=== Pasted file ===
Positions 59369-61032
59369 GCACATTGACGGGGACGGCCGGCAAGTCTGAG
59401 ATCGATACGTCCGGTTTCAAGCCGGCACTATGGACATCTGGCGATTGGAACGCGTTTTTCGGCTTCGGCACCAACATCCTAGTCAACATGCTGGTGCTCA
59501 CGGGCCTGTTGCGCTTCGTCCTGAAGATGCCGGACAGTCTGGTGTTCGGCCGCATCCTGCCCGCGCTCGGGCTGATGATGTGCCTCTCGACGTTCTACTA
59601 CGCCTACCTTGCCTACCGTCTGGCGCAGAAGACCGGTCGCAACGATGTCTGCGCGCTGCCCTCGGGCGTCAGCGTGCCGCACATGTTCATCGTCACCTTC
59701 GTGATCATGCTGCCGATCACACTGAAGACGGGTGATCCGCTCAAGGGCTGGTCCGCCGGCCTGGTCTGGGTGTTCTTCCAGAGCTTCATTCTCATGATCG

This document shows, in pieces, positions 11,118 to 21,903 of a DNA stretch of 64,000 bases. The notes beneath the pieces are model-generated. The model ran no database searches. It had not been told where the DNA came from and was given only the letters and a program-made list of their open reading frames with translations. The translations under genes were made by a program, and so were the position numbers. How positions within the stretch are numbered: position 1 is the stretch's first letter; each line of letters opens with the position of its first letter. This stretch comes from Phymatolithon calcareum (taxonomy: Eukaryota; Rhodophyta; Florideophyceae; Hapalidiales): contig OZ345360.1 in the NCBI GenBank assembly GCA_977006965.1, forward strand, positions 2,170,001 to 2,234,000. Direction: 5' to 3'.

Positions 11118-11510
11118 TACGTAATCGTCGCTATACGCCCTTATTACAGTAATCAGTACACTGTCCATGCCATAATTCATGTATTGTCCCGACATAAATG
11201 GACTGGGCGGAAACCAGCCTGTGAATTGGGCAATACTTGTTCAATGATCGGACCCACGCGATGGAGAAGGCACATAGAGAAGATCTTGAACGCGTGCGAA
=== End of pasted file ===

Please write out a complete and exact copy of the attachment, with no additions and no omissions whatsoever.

Positions 59369-61032
59369 GCACATTGACGGGGACGGCCGGCAAGTCTGAG
59401 ATCGATACGTCCGGTTTCAAGCCGGCACTATGGACATCTGGCGATTGGAACGCGTTTTTCGGCTTCGGCACCAACATCCTAGTCAACATGCTGGTGCTCA
59501 CGGGCCTGTTGCGCTTCGTCCTGAAGATGCCGGACAGTCTGGTGTTCGGCCGCATCCTGCCCGCGCTCGGGCTGATGATGTGCCTCTCGACGTTCTACTA
59601 CGCCTACCTTGCCTACCGTCTGGCGCAGAAGACCGGTCGCAACGATGTCTGCGCGCTGCCCTCGGGCGTCAGCGTGCCGCACATGTTCATCGTCACCTTC
59701 GTGATCATGCTGCCGATCACACTGAAGACGGGTGATCCGCTCAAGGGCTGGTCCGCCGGCCTGGTCTGGGTGTTCTTCCAGAGCTTCATTCTCATGATCG

This document shows, in pieces, positions 11,118 to 21,903 of a DNA stretch of 64,000 bases. The notes beneath the pieces are model-generated. The model ran no database searches. It had not been told where the DNA came from and was given only the letters and a program-made list of their open reading frames with translations. The translations under genes were made by a program, and so were the position numbers. How positions within the stretch are numbered: position 1 is the stretch's first letter; each line of letters opens with the position of its first letter. This stretch comes from Phymatolithon calcareum (taxonomy: Eukaryota; Rhodophyta; Florideophyceae; Hapalidiales): contig OZ345360.1 in the NCBI GenBank assembly GCA_977006965.1, forward strand, positions 2,170,001 to 2,234,000. Direction: 5' to 3'.

Positions 11118-11510
11118 TACGTAATCGTCGCTATACGCCCTTATTACAGTAATCAGTACACTGTCCATGCCATAATTCATGTATTGTCCCGACATAAATG
11201 GACTGGGCGGAAACCAGCCTGTGAATTGGGCAATACTTGTTCAATGATCGGACCCACGCGATGGAGAAGGCACATAGAGAAGATCTTGAACGCGTGCGAA